ONTARIO is increasing the general minimum wage for the fourth consecutive year, which will bring the wage up to $11.60 this fall.
Minister of Labour Kevin Flynn made the announcement on Friday in Toronto. The increase will come into effect on October 1. Full-time minimum wage earners in Ontario are now taking home $2,782 more per year than they did just four years ago.
Changes to the minimum wage are announced by April 1 of each year, and take effect on October 1. This gives businesses and workers time to plan for any increases.
By October 2017, the general minimum wage will have increased by almost 70 per cent since 2004, when it stood at $6.85.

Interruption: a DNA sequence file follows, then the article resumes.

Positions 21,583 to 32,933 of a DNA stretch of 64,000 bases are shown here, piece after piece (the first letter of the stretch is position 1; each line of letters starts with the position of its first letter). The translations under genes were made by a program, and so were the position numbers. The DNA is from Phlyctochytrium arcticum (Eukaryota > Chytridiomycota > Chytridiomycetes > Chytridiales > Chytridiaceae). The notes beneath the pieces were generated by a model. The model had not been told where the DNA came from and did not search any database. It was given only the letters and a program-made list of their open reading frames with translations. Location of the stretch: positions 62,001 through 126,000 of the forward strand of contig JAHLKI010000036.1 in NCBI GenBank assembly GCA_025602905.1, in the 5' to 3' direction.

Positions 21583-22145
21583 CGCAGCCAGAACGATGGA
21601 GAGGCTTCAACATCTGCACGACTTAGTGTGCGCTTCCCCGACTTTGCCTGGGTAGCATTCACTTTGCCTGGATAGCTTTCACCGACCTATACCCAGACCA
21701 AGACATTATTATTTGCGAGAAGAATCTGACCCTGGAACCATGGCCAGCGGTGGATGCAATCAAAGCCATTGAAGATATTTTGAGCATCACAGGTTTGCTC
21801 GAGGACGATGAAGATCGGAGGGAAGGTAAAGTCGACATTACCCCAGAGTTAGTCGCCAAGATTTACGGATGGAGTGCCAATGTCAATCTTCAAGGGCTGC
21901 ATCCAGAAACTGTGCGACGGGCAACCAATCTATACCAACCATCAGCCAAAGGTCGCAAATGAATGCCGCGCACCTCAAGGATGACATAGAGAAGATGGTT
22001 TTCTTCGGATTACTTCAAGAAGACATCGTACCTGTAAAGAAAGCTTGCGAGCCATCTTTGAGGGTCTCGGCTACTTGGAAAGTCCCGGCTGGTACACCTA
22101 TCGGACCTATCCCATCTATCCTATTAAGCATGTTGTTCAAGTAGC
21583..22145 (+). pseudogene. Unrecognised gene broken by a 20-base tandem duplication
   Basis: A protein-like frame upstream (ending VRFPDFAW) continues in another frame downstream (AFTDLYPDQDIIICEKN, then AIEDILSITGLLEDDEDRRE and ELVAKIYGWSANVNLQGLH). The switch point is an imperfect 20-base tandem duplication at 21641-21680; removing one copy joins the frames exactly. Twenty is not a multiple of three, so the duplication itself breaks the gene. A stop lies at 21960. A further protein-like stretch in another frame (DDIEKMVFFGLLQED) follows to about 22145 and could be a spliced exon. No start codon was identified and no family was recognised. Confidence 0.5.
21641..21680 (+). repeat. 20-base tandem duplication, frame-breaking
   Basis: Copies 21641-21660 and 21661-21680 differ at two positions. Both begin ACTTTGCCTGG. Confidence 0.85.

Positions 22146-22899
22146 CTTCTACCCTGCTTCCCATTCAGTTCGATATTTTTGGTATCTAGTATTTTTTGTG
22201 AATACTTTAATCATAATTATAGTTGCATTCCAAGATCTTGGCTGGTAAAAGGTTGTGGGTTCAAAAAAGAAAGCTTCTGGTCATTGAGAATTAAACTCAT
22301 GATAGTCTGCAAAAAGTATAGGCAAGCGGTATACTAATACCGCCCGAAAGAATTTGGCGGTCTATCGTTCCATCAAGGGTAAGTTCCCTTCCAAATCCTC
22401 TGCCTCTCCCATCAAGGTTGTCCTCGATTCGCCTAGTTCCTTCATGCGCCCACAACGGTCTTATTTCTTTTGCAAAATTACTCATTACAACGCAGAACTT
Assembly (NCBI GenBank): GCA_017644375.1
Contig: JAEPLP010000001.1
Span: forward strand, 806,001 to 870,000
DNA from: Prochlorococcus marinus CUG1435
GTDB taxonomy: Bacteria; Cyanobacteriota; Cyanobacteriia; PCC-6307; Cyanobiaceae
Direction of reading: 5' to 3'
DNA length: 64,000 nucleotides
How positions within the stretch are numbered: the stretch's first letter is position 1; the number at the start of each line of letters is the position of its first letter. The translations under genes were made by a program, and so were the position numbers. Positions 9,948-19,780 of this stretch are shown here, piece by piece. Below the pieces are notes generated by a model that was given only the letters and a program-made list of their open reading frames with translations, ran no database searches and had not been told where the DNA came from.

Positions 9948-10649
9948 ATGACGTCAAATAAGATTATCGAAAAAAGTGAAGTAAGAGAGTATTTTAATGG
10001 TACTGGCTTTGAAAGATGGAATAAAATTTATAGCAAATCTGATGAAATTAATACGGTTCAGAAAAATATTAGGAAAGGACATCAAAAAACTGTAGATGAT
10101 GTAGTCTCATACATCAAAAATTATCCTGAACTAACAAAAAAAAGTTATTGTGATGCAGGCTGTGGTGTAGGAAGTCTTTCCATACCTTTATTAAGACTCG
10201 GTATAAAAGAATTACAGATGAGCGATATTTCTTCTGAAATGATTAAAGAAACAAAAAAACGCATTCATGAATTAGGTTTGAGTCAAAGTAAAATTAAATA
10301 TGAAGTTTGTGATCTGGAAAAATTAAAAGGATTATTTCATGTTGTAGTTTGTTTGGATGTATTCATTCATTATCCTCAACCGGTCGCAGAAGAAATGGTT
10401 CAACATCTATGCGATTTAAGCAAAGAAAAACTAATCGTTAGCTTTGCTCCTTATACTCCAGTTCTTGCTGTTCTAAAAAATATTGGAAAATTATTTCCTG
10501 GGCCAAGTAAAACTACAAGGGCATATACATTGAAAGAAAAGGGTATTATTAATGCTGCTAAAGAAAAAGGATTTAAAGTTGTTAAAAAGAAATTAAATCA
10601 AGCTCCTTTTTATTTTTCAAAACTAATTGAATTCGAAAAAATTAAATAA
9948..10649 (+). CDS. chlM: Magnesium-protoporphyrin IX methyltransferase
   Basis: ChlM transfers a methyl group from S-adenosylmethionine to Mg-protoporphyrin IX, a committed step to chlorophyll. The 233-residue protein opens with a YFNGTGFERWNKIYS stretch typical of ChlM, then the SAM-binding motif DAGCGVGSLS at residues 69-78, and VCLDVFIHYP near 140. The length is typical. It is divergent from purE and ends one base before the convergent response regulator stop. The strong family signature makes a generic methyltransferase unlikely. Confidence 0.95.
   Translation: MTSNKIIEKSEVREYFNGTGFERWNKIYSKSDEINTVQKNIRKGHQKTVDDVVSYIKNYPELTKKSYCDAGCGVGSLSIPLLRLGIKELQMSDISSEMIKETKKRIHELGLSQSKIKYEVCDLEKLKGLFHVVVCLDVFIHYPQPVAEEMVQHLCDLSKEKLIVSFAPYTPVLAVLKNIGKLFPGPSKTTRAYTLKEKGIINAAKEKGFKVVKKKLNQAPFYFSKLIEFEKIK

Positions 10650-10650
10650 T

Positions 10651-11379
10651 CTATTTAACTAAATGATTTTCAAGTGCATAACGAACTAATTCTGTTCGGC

The minimum wage remained frozen between 1996 and 2003. This will be the 11th minimum wage increase since 2004.
Special minimum wage rates that apply to liquor servers, students under 18, hunting and fishing guides, and homeworkers will also increase at the same time.
The latest rates are the result of changes to legislation that were passed in 2014 to tie minimum wage increases to Ontario’s Consumer Price Index (CPI), a measure of inflation. The move was a result of a recommendation by the Minimum Wage Advisory Panel.
The industries employing the most minimum wage earners are accommodation and food, retail trade, and information, culture and recreation.